- You’ll find superb Double Plus (A++) from first note to last on this Hendrix classic – exceptionally quite vinyl for the most part too
- The material here is unusually well-recorded – the sound is competitive with – maybe even better than – Hendrix’s “real” albums
- Features top-tier Hendrix rarities such as Izabella, Highway Chile, Bleeding Heart and Stepping Stone
- “One of the few consistent compilations of unreleased Hendrix.” — Allmusic
Drop the needle at the start of either side and prepare to be floored. You won’t believe the big-time presence, the mindblowing energy, or the massive WHOMP factor. Here’s a copy with the kind of big, three-dimensional sound we wish we heard on more Hendrix records. You’ll know what I’m talking about as soon as the needle hits the groove.
The vocals are full-bodied and present with lots of body and breath. The bottom end is tight and punchy with more weight than we heard on other copies. You could play a good-sized stack of copies and you’d probably still not find one as open, spacious, and transparent as either of these sides.
The guitar — obviously a key element of any Hendrix recording — absolutely FLIES out of the speakers here. The bottom end is strong and solid, and the overall sound is big, rich and open.
Bridge of Sighs
Note that the guitar sound on the first track of side two appears to have acted as the template for Robin Trower’s sound throughout his career. We love Robin Trower — wish we could find more copies of Bridge of Sighs that sound good — but his guitar sound was all over this album years before it was on any of his own.
It’s beyond difficult for us to find killer copies of Jimi’s first three or four albums, so I advise you Hendrix fans to give this one a chance. It’s the real deal.
What outstanding sides such as these have to offer is not hard to hear:
- Tight, note-like, rich, full-bodied bass, with the correct amount of weight down low
- Natural tonality in the midrange — with all the instruments having the correct timbre
- Transparency and resolution, critical to hearing into the three-dimensional studio space
- The biggest, most immediate staging in the largest acoustic space
- The most Tubey Magic, without which you have almost nothing. CDs give you clean and clear. Only the best vintage vinyl pressings offer the kind of Tubey Magic that was on the tapes in 1972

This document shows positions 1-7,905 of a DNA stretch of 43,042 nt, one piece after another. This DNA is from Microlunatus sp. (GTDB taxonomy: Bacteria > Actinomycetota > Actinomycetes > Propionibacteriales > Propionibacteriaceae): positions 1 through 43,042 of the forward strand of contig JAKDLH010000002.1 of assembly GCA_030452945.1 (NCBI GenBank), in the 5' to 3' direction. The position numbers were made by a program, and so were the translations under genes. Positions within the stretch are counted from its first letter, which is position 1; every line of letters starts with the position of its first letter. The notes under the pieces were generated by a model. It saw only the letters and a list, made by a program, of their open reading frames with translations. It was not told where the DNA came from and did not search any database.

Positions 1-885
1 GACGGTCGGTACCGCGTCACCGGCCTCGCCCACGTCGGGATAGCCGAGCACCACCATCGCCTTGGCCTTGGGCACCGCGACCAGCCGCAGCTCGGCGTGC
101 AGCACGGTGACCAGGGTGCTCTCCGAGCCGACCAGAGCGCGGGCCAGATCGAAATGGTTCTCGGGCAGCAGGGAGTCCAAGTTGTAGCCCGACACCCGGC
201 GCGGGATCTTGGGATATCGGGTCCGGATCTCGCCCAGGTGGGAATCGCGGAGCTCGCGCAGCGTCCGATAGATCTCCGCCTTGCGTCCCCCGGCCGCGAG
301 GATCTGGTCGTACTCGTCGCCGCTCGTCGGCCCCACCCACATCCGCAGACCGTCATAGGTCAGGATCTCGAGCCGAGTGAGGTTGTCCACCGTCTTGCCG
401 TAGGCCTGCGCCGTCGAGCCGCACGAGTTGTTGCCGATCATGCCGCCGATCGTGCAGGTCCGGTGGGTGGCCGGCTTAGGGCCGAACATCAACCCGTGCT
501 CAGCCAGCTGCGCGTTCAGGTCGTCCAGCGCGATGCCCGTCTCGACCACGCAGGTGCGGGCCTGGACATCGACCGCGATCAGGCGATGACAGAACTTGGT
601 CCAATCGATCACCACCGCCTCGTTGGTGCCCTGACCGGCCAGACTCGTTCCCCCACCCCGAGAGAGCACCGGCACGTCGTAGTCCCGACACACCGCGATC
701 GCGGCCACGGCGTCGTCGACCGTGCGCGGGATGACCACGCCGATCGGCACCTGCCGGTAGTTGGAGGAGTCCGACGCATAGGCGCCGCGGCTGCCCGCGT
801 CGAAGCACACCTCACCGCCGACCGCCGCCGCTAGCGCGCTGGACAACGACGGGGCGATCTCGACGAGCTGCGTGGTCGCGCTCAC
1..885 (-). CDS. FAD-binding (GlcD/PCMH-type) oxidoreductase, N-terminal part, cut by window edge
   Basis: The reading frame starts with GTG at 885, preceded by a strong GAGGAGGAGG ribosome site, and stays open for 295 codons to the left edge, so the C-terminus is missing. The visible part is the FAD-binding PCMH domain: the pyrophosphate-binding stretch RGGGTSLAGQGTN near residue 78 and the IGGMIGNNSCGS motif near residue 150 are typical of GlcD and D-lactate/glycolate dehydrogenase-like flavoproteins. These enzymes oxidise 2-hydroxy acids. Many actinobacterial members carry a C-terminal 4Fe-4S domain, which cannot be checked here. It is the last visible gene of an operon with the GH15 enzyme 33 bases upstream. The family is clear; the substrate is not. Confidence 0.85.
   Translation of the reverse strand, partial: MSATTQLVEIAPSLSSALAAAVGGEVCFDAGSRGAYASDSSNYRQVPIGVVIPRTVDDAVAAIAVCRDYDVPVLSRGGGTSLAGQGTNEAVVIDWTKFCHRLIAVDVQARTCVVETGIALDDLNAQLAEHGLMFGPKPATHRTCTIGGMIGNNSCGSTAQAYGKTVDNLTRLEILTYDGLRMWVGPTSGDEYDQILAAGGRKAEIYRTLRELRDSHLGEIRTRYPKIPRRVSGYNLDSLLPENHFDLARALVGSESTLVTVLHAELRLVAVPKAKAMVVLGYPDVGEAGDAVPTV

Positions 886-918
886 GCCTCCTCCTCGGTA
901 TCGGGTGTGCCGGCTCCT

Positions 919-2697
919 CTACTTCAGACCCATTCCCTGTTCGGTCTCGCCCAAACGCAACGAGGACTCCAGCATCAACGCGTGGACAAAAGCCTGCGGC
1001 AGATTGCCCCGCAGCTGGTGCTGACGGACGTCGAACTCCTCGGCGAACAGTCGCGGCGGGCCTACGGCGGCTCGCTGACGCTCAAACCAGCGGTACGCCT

No doubt there’s more but we hope that should do for now. Playing the record is the only way to hear all of the qualities we discuss above, and playing the best pressings against a pile of other copies under rigorously controlled conditions is the only way to find a pressing that sounds as good as this one does.
What We’re Listening For on War Heroes
- Extend the top and bottom and voila, you have The Real Thing — an honest to goodness Hot Stamper.
- Energy for starters. What could be more important than the life of the music?
- Then: presence and immediacy. The vocals aren’t “back there” somewhere, lost in the mix. They’re front and center where any recording engineer worth his salt would put them.
- The Big Sound comes next — wall to wall, lots of depth, huge space, three-dimensionality, all that sort of thing.
- Then transient information — fast, clear, sharp attacks, not the smear and thickness so common to these LPs.
- Tight punchy bass — which ties in with good transient information, also the issue of frequency extension further down.
- Next: transparency — the quality that allows you to hear deep into the soundfield, showing you the space and air around all the instruments.
Peter Gunn Catastrophe
The out-of-print War Heroes is one of the few consistent compilations of unreleased Hendrix… Highlights include “Beginning” (which contains a riff almost identical to the Stones’ “Bitch”), “Highway Chile,” and “Izabella,” a track premiered on a Dick Cavett TV show a year before Jimi’s untimely death… if you’re a serious Jimi fan searching for some interesting obscurities, War Heroes is definitely worth the price.